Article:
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Pink pink punk💕

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When she cries the tear grow into Yellow Roses 💛

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Four years ago, China was less accepting of that kind of expression, but she said it has evolved a lot.

“When I came back in 2015,  people asked for natural nude makeup,” she said. “I kind of felt, why am I even here? But now, people are opening up, and especially this year we see a lot of Instagram filters and Y2K-type stuff. Very futuristic, really wild and people are more accepting. We’re expressing what we really want to become.”

“Before it was very closed and basic,” she added. “Basic is safe because you cannot make mistakes but now — and I don’t think it’s because of COVID-19 — but because people are using all sorts of social media that people are connecting to each other.”

Parsons isn’t the only industry figure that Li had caught the eye of. The photographer Mert Alas messaged Li in April to take part in his The Quarantine Days Renaissance project, in which he crowdsourced and highlighted the work of young artists globally.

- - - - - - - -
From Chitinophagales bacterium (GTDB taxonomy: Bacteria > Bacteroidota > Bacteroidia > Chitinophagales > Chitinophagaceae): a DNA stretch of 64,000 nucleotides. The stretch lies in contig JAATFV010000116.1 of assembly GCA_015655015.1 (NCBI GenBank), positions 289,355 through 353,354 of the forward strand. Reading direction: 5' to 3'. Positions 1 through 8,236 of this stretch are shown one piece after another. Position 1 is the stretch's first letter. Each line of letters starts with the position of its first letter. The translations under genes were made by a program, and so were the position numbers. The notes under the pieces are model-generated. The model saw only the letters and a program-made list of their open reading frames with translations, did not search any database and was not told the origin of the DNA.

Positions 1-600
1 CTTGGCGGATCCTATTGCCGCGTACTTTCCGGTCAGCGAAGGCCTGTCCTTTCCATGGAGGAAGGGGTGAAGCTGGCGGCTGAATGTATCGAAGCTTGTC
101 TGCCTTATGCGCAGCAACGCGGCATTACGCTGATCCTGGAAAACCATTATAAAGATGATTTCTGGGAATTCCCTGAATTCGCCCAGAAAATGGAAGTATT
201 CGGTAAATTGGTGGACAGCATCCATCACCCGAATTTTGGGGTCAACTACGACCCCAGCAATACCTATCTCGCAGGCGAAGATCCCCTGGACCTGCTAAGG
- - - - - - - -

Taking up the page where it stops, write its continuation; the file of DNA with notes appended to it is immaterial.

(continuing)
For that, Li riffed on an old Renaissance portrait, drawing cracked lines all over the face of her friend Huang Jiaqi, who was also a frequent subject of the late photographer, Ren Hang.

“Maybe for other artists, they will really try to create a white mask on the model and make it look crunchy but I really enjoyed keeping the skin soft,” Li said.

This year, Li had plans to go the U.S. in hopes of working more with Parsons and to study special effects makeup, but the pandemic has put those plans on hold. But she’s not feeling deterred, instead taking inspiration from her role model, Japanese designer Yohji Yamamoto, with whom she had a small, but meaningful encounter with a few years ago.

“He speaks slowly and he knows what he wants,” Li said. “He did what he liked for his whole life. I just want to do makeup and do what I like for my entire life. I want to be an artisan.”